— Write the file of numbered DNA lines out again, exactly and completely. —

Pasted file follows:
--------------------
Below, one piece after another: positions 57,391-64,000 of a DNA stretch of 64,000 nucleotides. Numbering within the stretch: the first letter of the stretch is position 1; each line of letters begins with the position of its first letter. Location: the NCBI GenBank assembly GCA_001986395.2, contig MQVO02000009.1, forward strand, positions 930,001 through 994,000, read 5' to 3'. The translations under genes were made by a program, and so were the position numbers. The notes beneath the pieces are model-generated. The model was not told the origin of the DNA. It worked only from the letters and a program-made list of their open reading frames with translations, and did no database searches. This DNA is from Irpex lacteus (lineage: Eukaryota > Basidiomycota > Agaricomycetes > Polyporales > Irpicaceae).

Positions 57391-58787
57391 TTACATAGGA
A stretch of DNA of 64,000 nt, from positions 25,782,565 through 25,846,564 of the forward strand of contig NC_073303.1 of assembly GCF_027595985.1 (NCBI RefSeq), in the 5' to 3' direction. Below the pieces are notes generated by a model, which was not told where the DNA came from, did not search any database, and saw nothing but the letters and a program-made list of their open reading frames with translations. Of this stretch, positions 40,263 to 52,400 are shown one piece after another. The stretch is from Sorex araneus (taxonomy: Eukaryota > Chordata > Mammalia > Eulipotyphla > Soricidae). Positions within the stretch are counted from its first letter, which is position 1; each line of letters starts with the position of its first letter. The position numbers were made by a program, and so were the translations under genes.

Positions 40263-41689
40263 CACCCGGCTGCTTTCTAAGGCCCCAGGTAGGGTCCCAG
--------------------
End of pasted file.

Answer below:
Below, one piece after another: positions 57,391-64,000 of a DNA stretch of 64,000 nucleotides. Numbering within the stretch: the first letter of the stretch is position 1; each line of letters begins with the position of its first letter. Location: the NCBI GenBank assembly GCA_001986395.2, contig MQVO02000009.1, forward strand, positions 930,001 through 994,000, read 5' to 3'. The translations under genes were made by a program, and so were the position numbers. The notes beneath the pieces are model-generated. The model was not told the origin of the DNA. It worked only from the letters and a program-made list of their open reading frames with translations, and did no database searches. This DNA is from Irpex lacteus (lineage: Eukaryota > Basidiomycota > Agaricomycetes > Polyporales > Irpicaceae).

Positions 57391-58787
57391 TTACATAGGA
A stretch of DNA of 64,000 nt, from positions 25,782,565 through 25,846,564 of the forward strand of contig NC_073303.1 of assembly GCF_027595985.1 (NCBI RefSeq), in the 5' to 3' direction. Below the pieces are notes generated by a model, which was not told where the DNA came from, did not search any database, and saw nothing but the letters and a program-made list of their open reading frames with translations. Of this stretch, positions 40,263 to 52,400 are shown one piece after another. The stretch is from Sorex araneus (taxonomy: Eukaryota > Chordata > Mammalia > Eulipotyphla > Soricidae). Positions within the stretch are counted from its first letter, which is position 1; each line of letters starts with the position of its first letter. The position numbers were made by a program, and so were the translations under genes.

Positions 40263-41689
40263 CACCCGGCTGCTTTCTAAGGCCCCAGGTAGGGTCCCAG